Wednesday, June 18, 2008

Stats Abuse: Mobile TV

Just read an interesting excerpt Helen Keegan pulled from a report on Mobile TV. I don't 100% disagree with her conclusion, that mobile TV will end up being one of those functions that is 'just there' on your phone (though I doubt actual usage will match on-phone cameras, her other example).

I do, however, strongly disagree with some of the summary text of the report itself which states "The demand for consumers to watch mobile TV is there, with 65 per cent of respondents stating that they are willing to spend time watching an advert if it meant that the mobile TV or video content they consume is free or discounted".

Er, sorry? Without seeing the exact script for the interview it is impossible to say for sure which way that is wrong, but it most certainly is misleading the way it is presented here. The only interview question that can come close to a definitive answer about whether there is demand for mobile TV is "Would you watch TV on your mobile phone if it was available, easy to use and low enough cost that you didn't need to think about it?" - and even then, there would be the usual discrepancy between what people say ("Hmm, yeah I'd give it a go") and what they actually do (eg. watch once then never bother again).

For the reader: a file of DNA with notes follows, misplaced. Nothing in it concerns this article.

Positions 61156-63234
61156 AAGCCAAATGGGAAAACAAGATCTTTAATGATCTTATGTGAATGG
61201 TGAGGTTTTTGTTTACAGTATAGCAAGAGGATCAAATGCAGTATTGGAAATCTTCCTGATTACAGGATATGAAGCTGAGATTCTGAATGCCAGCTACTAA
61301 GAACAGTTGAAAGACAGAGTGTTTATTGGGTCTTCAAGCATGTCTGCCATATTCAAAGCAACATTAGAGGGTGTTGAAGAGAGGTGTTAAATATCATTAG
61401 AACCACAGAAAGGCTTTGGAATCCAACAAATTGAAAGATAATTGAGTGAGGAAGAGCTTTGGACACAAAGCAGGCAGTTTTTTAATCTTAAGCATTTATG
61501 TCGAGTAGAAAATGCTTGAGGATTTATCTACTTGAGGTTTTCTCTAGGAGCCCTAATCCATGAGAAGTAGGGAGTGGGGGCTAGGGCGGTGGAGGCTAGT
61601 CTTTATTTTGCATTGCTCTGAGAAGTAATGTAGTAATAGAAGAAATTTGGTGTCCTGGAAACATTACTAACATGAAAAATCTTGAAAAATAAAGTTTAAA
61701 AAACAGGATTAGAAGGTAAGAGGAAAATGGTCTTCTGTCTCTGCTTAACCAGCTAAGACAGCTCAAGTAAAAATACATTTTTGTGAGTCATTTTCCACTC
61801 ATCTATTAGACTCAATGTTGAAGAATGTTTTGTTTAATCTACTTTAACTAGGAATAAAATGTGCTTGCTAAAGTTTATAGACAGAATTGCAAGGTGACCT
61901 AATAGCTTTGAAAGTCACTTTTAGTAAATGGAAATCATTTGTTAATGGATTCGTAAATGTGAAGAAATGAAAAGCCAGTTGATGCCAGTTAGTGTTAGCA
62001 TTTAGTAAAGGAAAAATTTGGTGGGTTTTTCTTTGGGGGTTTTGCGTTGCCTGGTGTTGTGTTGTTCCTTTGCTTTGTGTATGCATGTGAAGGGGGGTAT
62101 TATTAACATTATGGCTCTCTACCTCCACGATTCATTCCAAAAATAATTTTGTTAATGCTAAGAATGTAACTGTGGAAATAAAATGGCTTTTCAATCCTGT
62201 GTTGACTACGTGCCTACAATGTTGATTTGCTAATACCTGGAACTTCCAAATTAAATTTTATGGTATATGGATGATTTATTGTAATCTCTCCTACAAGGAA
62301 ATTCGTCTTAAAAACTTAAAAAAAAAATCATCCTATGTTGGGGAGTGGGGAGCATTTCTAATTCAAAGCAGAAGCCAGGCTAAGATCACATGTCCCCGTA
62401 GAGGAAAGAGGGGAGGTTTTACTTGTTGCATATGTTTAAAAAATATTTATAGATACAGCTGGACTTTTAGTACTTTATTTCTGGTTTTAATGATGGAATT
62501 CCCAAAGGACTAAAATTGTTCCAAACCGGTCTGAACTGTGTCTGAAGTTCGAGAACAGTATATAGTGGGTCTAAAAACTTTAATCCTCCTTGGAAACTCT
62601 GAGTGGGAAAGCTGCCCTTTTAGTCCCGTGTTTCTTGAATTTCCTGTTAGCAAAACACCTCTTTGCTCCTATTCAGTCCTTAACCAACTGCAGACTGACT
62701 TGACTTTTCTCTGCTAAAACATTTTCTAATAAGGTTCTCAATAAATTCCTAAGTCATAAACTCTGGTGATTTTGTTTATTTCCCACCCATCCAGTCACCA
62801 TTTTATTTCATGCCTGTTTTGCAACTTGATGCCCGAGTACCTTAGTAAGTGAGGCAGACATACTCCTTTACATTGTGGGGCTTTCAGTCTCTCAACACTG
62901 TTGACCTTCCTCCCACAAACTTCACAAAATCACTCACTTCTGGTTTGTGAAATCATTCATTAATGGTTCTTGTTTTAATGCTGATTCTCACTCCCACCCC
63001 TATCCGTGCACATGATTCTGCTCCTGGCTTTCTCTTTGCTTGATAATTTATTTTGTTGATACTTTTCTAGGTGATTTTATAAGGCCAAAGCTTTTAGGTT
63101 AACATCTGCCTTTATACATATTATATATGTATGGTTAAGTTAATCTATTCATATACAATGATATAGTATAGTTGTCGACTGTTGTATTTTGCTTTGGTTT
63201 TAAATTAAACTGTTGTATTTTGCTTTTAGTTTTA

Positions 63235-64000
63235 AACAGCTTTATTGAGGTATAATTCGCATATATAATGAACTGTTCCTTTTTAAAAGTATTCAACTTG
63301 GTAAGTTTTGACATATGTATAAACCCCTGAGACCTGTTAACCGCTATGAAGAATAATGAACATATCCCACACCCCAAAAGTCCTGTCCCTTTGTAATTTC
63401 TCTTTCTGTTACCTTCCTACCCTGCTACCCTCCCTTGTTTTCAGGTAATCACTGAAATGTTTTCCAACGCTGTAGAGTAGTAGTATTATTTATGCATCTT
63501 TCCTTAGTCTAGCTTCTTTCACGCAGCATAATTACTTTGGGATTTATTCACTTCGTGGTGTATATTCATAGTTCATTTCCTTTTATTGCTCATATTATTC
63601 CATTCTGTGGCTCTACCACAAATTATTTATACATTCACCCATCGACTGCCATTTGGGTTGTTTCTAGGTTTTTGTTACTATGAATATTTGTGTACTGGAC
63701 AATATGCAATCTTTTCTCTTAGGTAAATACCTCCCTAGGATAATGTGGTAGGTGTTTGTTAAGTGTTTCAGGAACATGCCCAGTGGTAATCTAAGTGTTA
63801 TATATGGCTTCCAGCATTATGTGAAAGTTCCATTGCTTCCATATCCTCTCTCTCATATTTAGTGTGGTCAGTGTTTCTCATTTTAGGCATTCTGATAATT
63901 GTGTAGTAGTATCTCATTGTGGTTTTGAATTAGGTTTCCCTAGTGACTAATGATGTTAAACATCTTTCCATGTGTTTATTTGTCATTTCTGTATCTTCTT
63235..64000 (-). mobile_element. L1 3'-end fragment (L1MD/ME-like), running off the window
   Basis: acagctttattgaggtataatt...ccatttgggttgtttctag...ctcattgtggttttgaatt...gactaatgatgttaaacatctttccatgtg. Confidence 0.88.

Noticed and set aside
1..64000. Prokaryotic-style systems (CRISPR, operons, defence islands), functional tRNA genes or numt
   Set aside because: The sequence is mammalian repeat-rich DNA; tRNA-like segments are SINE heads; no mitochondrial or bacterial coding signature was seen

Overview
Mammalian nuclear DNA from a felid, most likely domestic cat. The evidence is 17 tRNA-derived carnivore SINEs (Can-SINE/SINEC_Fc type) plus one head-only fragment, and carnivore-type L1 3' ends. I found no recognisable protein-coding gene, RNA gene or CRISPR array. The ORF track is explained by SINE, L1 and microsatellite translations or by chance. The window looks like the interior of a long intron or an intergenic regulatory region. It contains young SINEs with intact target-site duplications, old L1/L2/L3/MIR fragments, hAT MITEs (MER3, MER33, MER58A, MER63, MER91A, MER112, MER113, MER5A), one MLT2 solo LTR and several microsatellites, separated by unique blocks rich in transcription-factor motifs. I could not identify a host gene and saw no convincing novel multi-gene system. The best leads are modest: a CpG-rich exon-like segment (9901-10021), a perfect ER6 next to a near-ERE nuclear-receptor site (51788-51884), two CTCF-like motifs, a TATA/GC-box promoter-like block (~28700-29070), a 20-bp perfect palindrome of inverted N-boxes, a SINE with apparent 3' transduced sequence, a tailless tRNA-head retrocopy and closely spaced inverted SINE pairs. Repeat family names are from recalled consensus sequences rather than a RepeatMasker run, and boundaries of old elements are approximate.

Asking a question like "Would you watch a mobile TV advert if it made the mobile TV service free or cheaper?" is an entirely different kettle of fish. The interviewee will automatically assume they are in a hypothetical situation where they are already watching mobile TV, and will try to find an answer for the nice lady accordingly - given that situation, more than half would be willing to watch an advert. That is the only conclusion the question can lead to - not whether there is demand for the service, just that if someone was using it they probably wouldn't mind an advert if they saw a net cost reduction.

You have to hope the people conducting the survey knew this, else they shouldn't be conducting surveys - in which case, the only question you can ask when reading this rubbish is were they paid to 'prove' the case for mobile TV, or did some PR droid mangle the findings for a nice soundbite in the summary?